Walter Kim became the president of the National Association of Evangelicals in January 2020. He previously served as a pastor at Boston’s historic Park Street Church and at churches in Vancouver, Canada and Charlottesville, Virginia, as well as a campus chaplain at Yale University. He preaches, writes and engages in collaborative leadership to connect the Bible to the intellectual and cultural issues of the day. He regularly teaches in conferences and classrooms; addresses faith concerns with elected officials and public institutions; and provides theological and cultural commentary to leading news outlets. He serves on the boards of Christianity Today and World Relief and consults with a wide range of organizations. Kim received his Ph.D. from Harvard University in Near Eastern Languages and Civilizations, his M.Div. from Regent College in Vancouver, and his B.A. from Northwestern University.
In 1969, Fred Rogers of “Mister Rogers’ Neighborhood” testified before a skeptical Senate Subcommittee on Communication to seek funding for his children’s program. In little more than six minutes, without a flashy multimedia presentation or much oratorical flourish, Mister Roger made his case for the dignity and desires of children.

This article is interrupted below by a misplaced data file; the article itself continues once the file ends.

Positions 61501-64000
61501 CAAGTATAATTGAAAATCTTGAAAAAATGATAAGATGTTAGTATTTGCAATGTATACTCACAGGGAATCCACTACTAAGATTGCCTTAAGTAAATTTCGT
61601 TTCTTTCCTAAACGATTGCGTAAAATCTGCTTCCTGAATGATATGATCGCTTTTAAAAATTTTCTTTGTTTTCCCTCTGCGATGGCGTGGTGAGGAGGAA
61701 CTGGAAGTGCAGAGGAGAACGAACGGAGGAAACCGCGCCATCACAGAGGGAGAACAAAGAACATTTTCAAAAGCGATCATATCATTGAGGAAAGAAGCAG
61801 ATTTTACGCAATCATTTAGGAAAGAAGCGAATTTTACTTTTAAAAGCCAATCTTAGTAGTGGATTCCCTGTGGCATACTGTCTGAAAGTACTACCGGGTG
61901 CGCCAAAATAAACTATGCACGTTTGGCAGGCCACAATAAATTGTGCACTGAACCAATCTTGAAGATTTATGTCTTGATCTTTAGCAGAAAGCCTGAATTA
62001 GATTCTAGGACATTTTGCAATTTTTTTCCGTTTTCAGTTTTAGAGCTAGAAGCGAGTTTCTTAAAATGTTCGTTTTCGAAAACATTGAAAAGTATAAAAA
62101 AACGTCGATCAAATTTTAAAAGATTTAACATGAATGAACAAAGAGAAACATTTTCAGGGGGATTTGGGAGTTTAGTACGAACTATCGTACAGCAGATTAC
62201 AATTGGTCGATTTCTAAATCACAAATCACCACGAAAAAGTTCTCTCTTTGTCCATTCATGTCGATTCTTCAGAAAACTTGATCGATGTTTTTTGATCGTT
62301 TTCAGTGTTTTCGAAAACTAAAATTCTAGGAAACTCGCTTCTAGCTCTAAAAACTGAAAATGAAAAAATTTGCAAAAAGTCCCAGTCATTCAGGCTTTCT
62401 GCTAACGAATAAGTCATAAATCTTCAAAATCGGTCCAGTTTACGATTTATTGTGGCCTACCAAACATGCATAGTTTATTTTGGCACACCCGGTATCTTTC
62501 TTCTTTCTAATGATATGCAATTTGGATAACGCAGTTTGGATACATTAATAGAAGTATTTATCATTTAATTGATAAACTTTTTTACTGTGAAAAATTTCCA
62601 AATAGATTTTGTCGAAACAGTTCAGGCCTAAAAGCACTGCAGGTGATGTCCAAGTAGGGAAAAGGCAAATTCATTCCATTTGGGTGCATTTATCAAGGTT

His presentation so compelled the audience that even self-professed “tough guy” Senator John Pastore declared himself roused with “goose bumps” by the testimony. It seemed that people’s imaginations wandered back to their own childhoods, with all their hopes and hurts. The moment dispelled cynicism about what adults could do and summoned empathy for what children most need.
Each child is unique, but our needs are universal. Mother Teresa once said that “the biggest disease today is not leprosy or tuberculosis, but rather the feeling of being unwanted, uncared for and deserted by everybody.” The family is God’s laboratory of love, where we are intended to discover dignity, security and trust. Yet, for too many children, the lab has been shut down, or the experiments of life have somehow gone awry.
This must rouse God’s heart. The themes of adoption and care for children pulse throughout Scripture. God adopts Old Testament Israel as his “firstborn son” (Exodus 4:22); Jesus invites the children into his presence “for the kingdom of God belongs to such as these” (Luke 18:16); the Holy Spirt grants us a spirit of adoption that enables our hearts to cry out “Abba, Father” (Romans 8:15), whether in joy or in sorrow, and always in hope. God commits himself to “defend the cause of the fatherless” (Deuteronomy 10:18) and calls us to do the same (Exodus 22:22; Psalm 82:3; Isaiah 1:17; James 1:27).
God may be rousing your spirit. Maybe the Spirit crying out “Abba, Father” is taking on a new meaning. Pay attention, do some research, have some conversations, and pray. While fostering or adopting is not everyone’s call, the steady accumulation of kind deeds and the encircling support of the Church should enable us to live out more fully our call to be the family of God.